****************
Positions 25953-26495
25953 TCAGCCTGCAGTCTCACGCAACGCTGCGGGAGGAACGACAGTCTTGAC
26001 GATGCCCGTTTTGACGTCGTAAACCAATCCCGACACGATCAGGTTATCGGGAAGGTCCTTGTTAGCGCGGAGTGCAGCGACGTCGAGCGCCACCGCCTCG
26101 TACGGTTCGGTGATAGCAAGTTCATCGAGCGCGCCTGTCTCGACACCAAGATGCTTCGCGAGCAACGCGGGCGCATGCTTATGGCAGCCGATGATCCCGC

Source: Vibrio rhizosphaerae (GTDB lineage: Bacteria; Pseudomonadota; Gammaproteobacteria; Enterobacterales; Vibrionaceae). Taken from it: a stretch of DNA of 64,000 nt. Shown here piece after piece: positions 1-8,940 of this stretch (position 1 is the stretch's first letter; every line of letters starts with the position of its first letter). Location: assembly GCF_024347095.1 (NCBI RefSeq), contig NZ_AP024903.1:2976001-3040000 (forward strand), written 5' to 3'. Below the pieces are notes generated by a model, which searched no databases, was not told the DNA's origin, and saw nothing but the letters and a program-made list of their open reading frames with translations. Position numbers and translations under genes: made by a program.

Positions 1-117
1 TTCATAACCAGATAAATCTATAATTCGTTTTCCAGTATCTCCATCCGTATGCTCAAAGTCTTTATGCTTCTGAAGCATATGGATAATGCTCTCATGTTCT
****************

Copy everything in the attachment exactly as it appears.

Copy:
Positions 25953-26495
25953 TCAGCCTGCAGTCTCACGCAACGCTGCGGGAGGAACGACAGTCTTGAC
26001 GATGCCCGTTTTGACGTCGTAAACCAATCCCGACACGATCAGGTTATCGGGAAGGTCCTTGTTAGCGCGGAGTGCAGCGACGTCGAGCGCCACCGCCTCG
26101 TACGGTTCGGTGATAGCAAGTTCATCGAGCGCGCCTGTCTCGACACCAAGATGCTTCGCGAGCAACGCGGGCGCATGCTTATGGCAGCCGATGATCCCGC

Source: Vibrio rhizosphaerae (GTDB lineage: Bacteria; Pseudomonadota; Gammaproteobacteria; Enterobacterales; Vibrionaceae). Taken from it: a stretch of DNA of 64,000 nt. Shown here piece after piece: positions 1-8,940 of this stretch (position 1 is the stretch's first letter; every line of letters starts with the position of its first letter). Location: assembly GCF_024347095.1 (NCBI RefSeq), contig NZ_AP024903.1:2976001-3040000 (forward strand), written 5' to 3'. Below the pieces are notes generated by a model, which searched no databases, was not told the DNA's origin, and saw nothing but the letters and a program-made list of their open reading frames with translations. Position numbers and translations under genes: made by a program.

Positions 1-117
1 TTCATAACCAGATAAATCTATAATTCGTTTTCCAGTATCTCCATCCGTATGCTCAAAGTCTTTATGCTTCTGAAGCATATGGATAATGCTCTCATGTTCT